We tightened the chain so it could never come off again and rode on to Druids which turned into another nightmare. Mike struggled all the way up with his, and then had to come back and struggle up the second half with mine. By now Mike and I were both aware that we were losing the fight with the bikes and had gone into survival mode, grimly trying to finish. No heroes on solos cleaned Druids, and only Mike Crocker and his flying machine were unpenalised on this section.
Tarr Cott is a long section, and so there is a bit of a delay at the bottom. We took the opportunity to have a sugar-fix, but I was so tired that I even made a hash of unwrapping my crunch bar. The section was a joy to ride. The restart was cancelled – it all helps – and so it was a straight run up a nicely surfaced track and out into the field at the top. By eventually ignoring the route-card, we got to the final section at Tim Wood, where we found the Lidstone boys (who had taken the correct route, and thought the route-card was fine) and nothing else. No marshals. No-one. We were gradually joined by other riders and two of the cyclists on the Polaris Trailquest. One of the cyclists was in a real mess with exhaustion, and her friend asked if someone could give her a lift back to the top of the long hill that they had – wrongly – just descended. We sensed a kindred, worn out, spirit, so Mike took the girl up to the top and then managed to carry her bicycle up as well! He didn’t say it was easy.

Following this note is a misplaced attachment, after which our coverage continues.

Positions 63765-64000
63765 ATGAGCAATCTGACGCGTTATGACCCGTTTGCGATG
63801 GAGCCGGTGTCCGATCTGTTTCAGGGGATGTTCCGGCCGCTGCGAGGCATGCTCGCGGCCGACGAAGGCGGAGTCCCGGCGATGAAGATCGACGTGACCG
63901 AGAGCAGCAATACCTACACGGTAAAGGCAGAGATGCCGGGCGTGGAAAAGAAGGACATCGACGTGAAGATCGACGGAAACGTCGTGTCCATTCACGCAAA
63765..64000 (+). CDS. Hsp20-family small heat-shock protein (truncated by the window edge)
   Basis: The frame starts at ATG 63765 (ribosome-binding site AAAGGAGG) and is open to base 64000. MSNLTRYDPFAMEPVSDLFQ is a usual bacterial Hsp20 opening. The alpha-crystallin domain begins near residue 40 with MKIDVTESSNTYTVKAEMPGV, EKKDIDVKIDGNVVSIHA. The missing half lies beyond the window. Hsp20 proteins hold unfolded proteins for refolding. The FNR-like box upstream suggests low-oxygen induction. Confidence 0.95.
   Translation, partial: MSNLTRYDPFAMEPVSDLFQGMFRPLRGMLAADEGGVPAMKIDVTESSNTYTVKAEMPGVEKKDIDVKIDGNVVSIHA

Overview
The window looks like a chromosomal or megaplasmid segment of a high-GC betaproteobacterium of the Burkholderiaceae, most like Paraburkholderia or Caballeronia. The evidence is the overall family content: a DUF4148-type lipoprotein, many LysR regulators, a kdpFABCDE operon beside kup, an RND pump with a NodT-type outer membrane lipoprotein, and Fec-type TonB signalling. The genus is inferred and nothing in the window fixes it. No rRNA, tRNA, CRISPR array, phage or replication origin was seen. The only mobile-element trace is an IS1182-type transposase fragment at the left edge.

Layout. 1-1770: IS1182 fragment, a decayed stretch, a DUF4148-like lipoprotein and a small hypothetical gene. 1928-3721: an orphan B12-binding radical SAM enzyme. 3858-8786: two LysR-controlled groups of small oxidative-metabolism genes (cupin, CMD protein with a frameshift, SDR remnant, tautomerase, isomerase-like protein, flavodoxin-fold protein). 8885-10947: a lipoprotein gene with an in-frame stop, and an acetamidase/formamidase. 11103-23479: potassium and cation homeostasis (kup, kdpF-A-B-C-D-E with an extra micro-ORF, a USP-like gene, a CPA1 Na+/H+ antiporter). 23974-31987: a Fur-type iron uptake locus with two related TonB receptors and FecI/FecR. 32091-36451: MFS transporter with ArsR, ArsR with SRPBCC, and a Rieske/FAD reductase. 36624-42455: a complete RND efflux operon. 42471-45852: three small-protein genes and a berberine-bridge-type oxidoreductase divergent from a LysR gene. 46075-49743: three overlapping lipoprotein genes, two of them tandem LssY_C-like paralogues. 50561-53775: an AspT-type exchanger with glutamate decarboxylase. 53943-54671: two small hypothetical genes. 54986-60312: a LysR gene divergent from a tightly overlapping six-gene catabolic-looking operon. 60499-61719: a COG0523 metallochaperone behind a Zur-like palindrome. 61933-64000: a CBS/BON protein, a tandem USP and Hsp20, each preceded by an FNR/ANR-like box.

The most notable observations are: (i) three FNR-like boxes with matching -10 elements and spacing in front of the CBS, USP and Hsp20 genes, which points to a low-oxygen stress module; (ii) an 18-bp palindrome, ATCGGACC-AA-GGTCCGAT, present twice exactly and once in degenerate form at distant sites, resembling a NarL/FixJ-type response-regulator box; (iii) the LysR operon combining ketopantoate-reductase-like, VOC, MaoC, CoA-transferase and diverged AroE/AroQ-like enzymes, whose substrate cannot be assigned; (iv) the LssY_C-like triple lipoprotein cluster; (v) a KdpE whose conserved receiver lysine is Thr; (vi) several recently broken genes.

After we had been waiting for half an hour or so, a unanimous decision was reached: that Stan Howitt and Zoe Elsmore would ride their outfit up, and then mark the section to get the trial moving again. The section was much steeper than it looked and by virtue of my passive riding I nearly ran out of momentum on the second half. By luck alone I got through the section-ends board unassisted (Zoe doesn’t know how much luck!) It was a long ride out to the road, and I got baulked by Mike on a sharp slippery bend; baulked, that is, and then blasted with bits of mud and gravel. As I wobbled my way feebly up the track to the top I was struck by an idea; if I fell off now, I was too tired to pick the bike up and get it started again. Mike was a long way ahead and he wouldn’t be rushing back down to see where I was and I had no idea if anyone was behind me. So – don’t fall off, Browne.